KBG syndrome is characterised by distinctive facial gestalt, short stature and variable clinical findings. With ageing, some features become more recognizable, allowing a differential diagnosis. We aimed to better characterise natural history of KBG syndrome. In the context of a European collaborative study, we collected the largest cohort of KBGS patients (49). A combined array-CGH and NGS approach investigated both genomic CNVs/SNVs. Intellectual disability (ID) (82%) ranged from mild to moderate with severe ID identified in two patients. Epilepsy was present in 26.5%. Short stature was consistent over time, while OFC (median value: -0.88 SD at birth) normalised over years. Cerebral anomalies, were identified in 56% of patients and thus represented the second most relevant clinical feature reinforcing clinical suspicion in the paediatric age when short stature and vertebral/dental anomalies are vague. Macrodontia, oligodontia, and dental agenesis (53%) were almost as frequent as skeletal anomalies, such as brachydactyly, short fifth finger, fifth finger clinodactyly, pectus excavatum/carinatum, delayed bone age. In 28.5% of individuals, prenatal ultrasound anomalies were reported. Except for three splicing variants, leading to a premature termination, variants were almost all frameshift. Our results, broadening the spectrum of KBGS phenotype progression, provide useful tools to facilitate differential diagnosis and improve clinical management. We suggest to consider a wider range of dental anomalies before excluding diagnosis and to perform a careful odontoiatric/ENT evaluation in order to look for even submucosal palate cleft given the high percentage of palate abnormalities. NGS approaches, following evidence of antenatal ultrasound anomalies, should include ANKRD11.

Natural history of KBG syndrome in a large European cohort

Brunetti-Pierri, Nicola;
2022

Abstract

KBG syndrome is characterised by distinctive facial gestalt, short stature and variable clinical findings. With ageing, some features become more recognizable, allowing a differential diagnosis. We aimed to better characterise natural history of KBG syndrome. In the context of a European collaborative study, we collected the largest cohort of KBGS patients (49). A combined array-CGH and NGS approach investigated both genomic CNVs/SNVs. Intellectual disability (ID) (82%) ranged from mild to moderate with severe ID identified in two patients. Epilepsy was present in 26.5%. Short stature was consistent over time, while OFC (median value: -0.88 SD at birth) normalised over years. Cerebral anomalies, were identified in 56% of patients and thus represented the second most relevant clinical feature reinforcing clinical suspicion in the paediatric age when short stature and vertebral/dental anomalies are vague. Macrodontia, oligodontia, and dental agenesis (53%) were almost as frequent as skeletal anomalies, such as brachydactyly, short fifth finger, fifth finger clinodactyly, pectus excavatum/carinatum, delayed bone age. In 28.5% of individuals, prenatal ultrasound anomalies were reported. Except for three splicing variants, leading to a premature termination, variants were almost all frameshift. Our results, broadening the spectrum of KBGS phenotype progression, provide useful tools to facilitate differential diagnosis and improve clinical management. We suggest to consider a wider range of dental anomalies before excluding diagnosis and to perform a careful odontoiatric/ENT evaluation in order to look for even submucosal palate cleft given the high percentage of palate abnormalities. NGS approaches, following evidence of antenatal ultrasound anomalies, should include ANKRD11.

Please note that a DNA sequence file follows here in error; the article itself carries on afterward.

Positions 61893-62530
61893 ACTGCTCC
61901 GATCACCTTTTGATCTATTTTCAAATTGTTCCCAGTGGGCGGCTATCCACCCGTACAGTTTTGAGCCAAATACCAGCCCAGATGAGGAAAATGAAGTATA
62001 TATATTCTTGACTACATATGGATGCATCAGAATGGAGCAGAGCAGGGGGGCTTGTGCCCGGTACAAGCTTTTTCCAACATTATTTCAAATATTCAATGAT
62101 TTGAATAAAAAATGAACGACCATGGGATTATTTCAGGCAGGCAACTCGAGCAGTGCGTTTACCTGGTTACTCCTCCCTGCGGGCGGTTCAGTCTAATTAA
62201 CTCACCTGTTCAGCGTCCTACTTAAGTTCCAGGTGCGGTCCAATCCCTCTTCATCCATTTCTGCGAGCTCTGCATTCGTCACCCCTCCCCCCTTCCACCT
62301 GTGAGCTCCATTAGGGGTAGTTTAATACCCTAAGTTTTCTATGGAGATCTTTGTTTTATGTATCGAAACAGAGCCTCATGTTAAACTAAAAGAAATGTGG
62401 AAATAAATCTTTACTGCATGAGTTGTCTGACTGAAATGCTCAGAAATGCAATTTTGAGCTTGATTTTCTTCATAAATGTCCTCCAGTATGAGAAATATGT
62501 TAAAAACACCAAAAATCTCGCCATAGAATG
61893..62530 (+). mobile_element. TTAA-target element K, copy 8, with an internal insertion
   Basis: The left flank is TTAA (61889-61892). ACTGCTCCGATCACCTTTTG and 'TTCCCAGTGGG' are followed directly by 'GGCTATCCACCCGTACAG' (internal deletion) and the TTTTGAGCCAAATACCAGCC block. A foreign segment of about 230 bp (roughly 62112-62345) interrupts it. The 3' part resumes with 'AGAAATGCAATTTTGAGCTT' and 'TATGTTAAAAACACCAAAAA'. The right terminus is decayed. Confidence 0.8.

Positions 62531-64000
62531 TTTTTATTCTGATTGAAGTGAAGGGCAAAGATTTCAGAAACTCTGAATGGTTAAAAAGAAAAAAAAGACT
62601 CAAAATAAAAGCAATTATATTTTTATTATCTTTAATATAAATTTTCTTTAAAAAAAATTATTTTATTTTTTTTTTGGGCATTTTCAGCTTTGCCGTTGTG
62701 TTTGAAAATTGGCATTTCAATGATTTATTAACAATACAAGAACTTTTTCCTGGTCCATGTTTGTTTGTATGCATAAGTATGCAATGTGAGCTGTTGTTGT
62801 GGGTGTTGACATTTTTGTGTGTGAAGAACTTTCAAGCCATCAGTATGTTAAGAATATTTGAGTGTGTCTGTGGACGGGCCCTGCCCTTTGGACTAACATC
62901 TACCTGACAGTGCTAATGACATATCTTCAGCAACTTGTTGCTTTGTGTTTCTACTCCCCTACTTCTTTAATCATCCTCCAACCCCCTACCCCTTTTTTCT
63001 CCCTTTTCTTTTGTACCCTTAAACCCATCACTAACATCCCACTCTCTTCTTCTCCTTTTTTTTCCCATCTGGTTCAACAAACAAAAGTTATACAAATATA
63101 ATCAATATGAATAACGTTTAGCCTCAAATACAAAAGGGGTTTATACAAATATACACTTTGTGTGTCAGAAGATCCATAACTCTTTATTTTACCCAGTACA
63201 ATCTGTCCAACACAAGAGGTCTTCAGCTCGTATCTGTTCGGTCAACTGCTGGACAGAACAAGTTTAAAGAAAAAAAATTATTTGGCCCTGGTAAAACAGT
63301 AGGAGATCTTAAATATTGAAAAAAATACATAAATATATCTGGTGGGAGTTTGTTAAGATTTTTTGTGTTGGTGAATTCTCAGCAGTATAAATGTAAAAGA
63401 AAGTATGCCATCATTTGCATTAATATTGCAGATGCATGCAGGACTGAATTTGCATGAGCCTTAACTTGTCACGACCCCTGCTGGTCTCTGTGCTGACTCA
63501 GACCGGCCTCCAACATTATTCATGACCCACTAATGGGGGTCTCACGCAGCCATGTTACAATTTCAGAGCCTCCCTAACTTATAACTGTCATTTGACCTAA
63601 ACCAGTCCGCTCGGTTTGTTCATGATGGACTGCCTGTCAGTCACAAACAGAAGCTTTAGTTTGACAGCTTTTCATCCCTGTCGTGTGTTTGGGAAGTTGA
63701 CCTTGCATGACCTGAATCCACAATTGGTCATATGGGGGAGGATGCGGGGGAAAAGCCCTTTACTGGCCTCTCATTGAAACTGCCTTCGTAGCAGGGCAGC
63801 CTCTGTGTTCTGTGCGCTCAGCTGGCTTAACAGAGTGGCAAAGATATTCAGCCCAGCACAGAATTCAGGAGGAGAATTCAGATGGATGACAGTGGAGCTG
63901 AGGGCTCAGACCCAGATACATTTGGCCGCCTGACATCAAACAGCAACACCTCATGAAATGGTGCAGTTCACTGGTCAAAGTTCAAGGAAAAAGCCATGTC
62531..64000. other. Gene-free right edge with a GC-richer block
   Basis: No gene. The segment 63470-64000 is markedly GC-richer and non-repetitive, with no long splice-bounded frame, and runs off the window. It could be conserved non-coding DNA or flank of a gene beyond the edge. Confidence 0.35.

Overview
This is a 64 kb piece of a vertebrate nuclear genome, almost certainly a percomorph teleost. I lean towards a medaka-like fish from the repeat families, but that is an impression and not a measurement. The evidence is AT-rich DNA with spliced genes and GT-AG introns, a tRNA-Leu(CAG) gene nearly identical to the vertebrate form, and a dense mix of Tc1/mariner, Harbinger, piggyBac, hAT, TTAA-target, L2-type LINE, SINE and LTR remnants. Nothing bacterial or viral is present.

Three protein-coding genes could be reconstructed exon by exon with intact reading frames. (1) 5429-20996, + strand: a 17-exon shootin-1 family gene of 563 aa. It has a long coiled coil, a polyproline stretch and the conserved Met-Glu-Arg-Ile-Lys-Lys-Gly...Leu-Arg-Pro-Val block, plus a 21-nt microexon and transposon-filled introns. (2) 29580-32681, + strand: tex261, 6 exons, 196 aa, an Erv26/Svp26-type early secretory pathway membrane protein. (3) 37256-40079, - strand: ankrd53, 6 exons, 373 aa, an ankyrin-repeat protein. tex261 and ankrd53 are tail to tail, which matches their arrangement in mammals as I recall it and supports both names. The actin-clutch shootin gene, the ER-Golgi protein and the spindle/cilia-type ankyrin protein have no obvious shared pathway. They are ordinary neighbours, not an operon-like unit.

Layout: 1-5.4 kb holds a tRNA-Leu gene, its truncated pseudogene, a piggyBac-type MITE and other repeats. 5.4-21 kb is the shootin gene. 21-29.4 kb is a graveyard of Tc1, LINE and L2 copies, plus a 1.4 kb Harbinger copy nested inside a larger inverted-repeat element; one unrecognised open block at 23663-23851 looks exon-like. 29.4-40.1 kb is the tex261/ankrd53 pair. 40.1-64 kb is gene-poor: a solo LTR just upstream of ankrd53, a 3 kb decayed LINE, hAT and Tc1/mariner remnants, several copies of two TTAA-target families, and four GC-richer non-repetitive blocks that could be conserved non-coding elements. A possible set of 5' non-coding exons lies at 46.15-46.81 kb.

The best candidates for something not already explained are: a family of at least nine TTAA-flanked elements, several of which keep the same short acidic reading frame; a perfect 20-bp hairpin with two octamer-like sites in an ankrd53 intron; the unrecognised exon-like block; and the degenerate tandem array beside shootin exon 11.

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Utilizza questo identificativo per citare o creare un link a questo documento: http://hdl.handle.net/11588/893575
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